Volume 95, Issue 54

Tuesday, January 9, 2002
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Councillor seeks to impeach Baxter

Former Miami Vice star gives Ivey cash?

Cheating plagues universities

To smoke or not to smoke - the saga continues

Queen's seeks deregulation; students hold their breath

News Briefs

Just in case you missed it...

Pestering politicians

To smoke or not to smoke - the saga continues

By Jessica Leeder
Gazette Staff

The Middlesex London Health Unit's interpretation of London's new smoking bylaw is keeping things from progressing smoothly according to local officials.

Gary Williams, Ward 5 city councillor and chair of the community and protective services committee, said mediation talks meant to help clarify the status of restaurants and bars ended Monday as a result of the health unit's reluctance to compromise.

"In my opinion, the health unit has decided it wants to have a no smoking ban on all restaurants and bars in the city," he said.

"The outright ban is a lazy way of governing," Williams said, criticizing the health unit's objectives. "A total ban may come in time, but this bylaw was meant to be the first stage in the larger process."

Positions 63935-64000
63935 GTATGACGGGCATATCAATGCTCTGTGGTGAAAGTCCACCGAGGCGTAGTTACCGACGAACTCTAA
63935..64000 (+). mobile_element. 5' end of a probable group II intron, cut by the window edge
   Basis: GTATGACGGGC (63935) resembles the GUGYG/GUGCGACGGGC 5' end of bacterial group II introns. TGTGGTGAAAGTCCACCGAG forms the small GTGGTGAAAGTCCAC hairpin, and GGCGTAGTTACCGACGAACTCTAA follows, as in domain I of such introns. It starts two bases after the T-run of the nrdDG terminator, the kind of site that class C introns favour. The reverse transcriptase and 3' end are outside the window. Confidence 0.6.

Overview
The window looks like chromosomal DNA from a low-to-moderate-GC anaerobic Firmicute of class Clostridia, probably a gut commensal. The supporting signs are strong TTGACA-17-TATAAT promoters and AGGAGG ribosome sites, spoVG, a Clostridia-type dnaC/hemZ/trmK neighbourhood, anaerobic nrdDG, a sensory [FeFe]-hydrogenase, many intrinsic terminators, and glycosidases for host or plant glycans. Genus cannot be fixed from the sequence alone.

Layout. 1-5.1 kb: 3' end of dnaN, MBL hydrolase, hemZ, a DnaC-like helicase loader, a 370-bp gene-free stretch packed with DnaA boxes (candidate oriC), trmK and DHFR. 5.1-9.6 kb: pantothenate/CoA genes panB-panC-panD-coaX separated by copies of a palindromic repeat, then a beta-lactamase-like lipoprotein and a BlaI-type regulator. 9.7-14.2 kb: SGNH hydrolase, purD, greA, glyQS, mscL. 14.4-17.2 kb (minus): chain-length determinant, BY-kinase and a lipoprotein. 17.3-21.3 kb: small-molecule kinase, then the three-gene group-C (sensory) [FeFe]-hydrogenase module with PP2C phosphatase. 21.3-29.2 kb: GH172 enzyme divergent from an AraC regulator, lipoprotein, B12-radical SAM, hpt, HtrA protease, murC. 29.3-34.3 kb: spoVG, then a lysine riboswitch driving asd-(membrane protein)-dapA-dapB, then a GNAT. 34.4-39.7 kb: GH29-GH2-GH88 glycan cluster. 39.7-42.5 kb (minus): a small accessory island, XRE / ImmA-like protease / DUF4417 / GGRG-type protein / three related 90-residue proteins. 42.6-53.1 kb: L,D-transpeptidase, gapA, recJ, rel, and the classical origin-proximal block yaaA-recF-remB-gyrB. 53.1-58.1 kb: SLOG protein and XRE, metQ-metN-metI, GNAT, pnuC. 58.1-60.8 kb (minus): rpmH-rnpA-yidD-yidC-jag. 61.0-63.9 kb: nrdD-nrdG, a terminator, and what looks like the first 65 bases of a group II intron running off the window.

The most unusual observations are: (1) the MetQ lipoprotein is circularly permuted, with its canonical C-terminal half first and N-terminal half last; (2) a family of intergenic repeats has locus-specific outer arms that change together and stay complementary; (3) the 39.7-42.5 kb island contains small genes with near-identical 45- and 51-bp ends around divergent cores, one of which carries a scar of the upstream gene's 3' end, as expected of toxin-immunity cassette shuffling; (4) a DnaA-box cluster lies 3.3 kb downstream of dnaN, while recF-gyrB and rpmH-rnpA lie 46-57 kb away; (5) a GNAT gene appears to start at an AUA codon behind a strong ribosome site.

Graham Pollett, London's medical officer of health, said the health unit's plan to allow establishments that make 66 per cent of their income from alcohol sales to designate themselves as bars, thus avoiding smoking restrictions, is the most effective method of ending the dispute.

Earle Taylor, spokesman for the London Licensed Restaurant Association, said his organization does not feel there is a problem with the conditions of the bylaw.

"The difference between bar and restaurant is absolutely clear for more than 90 per cent of the establishments in London," he said, noting the "grey area" includes establishments that cannot be categorized as either a bar or a restaurant.

"The problem is with the interpretation of the bylaw," he said.

"[City] Council decided a number of years ago to ban smoking in restaurants and leave it in bars and we recognize that there are a number of bars in the grey area depending on what time of day you go into the bar," Williams said.

"We need to come up with a third way of looking at these areas," he said.

Despite this, Taylor said he is prepared to accept the bylaw as it currently stands.

–with files from Joel Brown and Erin Conway-Smith

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Copyright The Gazette 2001